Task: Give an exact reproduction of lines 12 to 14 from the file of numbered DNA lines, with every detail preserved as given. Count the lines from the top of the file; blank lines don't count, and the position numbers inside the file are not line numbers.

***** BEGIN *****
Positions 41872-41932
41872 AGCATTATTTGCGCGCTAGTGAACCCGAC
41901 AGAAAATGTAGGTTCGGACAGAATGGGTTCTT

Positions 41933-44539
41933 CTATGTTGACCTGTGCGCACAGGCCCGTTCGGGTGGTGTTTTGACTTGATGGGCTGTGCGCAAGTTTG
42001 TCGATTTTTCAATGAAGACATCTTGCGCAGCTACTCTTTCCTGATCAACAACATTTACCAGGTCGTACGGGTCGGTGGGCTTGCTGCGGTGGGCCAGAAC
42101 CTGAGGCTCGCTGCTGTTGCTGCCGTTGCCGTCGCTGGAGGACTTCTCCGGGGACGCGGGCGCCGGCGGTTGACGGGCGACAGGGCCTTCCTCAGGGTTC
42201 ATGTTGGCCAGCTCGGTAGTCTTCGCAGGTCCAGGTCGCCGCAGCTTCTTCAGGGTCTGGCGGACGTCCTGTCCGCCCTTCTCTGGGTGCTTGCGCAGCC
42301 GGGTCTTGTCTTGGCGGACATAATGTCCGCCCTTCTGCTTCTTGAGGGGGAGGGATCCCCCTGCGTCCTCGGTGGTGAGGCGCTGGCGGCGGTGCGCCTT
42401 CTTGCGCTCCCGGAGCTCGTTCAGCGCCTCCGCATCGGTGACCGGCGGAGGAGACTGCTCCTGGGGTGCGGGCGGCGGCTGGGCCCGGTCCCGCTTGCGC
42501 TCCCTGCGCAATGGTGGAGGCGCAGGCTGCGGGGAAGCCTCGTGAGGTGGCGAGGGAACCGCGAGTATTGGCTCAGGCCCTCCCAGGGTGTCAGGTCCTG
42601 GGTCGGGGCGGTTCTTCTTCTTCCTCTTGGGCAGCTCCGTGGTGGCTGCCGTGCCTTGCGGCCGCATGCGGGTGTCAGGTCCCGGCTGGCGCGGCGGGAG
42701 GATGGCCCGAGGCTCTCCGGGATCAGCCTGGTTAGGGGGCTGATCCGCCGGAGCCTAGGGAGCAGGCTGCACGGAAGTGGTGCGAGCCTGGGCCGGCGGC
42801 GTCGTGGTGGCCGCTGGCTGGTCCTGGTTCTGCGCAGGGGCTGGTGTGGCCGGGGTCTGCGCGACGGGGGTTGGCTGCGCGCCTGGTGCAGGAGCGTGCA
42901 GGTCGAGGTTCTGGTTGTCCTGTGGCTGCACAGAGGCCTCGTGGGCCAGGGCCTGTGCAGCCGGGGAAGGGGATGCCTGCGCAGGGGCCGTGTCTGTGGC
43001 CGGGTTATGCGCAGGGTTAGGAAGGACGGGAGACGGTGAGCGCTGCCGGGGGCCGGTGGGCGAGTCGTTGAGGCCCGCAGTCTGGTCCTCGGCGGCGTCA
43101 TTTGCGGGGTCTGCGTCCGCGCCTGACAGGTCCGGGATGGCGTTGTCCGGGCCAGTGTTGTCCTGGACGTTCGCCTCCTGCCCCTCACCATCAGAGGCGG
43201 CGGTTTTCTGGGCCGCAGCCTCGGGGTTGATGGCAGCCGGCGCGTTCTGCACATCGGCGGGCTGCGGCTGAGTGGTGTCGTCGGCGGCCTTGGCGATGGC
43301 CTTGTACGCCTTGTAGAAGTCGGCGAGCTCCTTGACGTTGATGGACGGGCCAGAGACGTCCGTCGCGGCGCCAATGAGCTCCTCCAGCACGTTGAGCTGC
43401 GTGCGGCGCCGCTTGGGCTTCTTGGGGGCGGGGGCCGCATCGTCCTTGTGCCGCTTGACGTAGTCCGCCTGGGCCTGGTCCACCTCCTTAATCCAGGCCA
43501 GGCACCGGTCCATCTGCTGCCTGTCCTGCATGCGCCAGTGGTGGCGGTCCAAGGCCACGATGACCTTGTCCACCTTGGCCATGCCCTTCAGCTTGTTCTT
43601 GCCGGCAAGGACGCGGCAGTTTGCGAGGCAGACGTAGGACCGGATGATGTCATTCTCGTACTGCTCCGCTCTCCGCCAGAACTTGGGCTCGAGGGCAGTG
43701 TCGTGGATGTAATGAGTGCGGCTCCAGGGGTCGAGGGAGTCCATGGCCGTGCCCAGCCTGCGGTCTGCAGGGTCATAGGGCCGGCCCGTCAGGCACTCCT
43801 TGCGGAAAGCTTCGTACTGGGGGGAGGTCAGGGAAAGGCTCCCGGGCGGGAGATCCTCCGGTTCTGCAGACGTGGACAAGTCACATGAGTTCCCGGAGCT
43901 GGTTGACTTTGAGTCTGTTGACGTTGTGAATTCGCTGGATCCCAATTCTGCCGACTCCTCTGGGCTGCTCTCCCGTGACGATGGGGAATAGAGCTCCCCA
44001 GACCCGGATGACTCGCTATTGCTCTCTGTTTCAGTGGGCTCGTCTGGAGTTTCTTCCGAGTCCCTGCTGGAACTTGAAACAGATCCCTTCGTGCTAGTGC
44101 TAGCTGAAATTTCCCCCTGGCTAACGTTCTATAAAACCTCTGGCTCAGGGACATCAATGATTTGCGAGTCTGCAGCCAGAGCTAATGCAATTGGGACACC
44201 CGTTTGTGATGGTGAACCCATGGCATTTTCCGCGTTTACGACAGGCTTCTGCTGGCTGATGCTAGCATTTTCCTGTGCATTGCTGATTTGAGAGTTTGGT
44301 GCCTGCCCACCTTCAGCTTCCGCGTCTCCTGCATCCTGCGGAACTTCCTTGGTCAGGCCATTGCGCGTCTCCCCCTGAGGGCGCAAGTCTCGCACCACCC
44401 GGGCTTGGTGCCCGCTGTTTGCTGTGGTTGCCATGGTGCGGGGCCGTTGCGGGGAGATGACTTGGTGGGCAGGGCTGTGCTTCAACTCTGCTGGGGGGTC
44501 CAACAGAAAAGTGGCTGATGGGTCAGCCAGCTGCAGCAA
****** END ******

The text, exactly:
42601 GGTCGGGGCGGTTCTTCTTCTTCCTCTTGGGCAGCTCCGTGGTGGCTGCCGTGCCTTGCGGCCGCATGCGGGTGTCAGGTCCCGGCTGGCGCGGCGGGAG
42701 GATGGCCCGAGGCTCTCCGGGATCAGCCTGGTTAGGGGGCTGATCCGCCGGAGCCTAGGGAGCAGGCTGCACGGAAGTGGTGCGAGCCTGGGCCGGCGGC
42801 GTCGTGGTGGCCGCTGGCTGGTCCTGGTTCTGCGCAGGGGCTGGTGTGGCCGGGGTCTGCGCGACGGGGGTTGGCTGCGCGCCTGGTGCAGGAGCGTGCA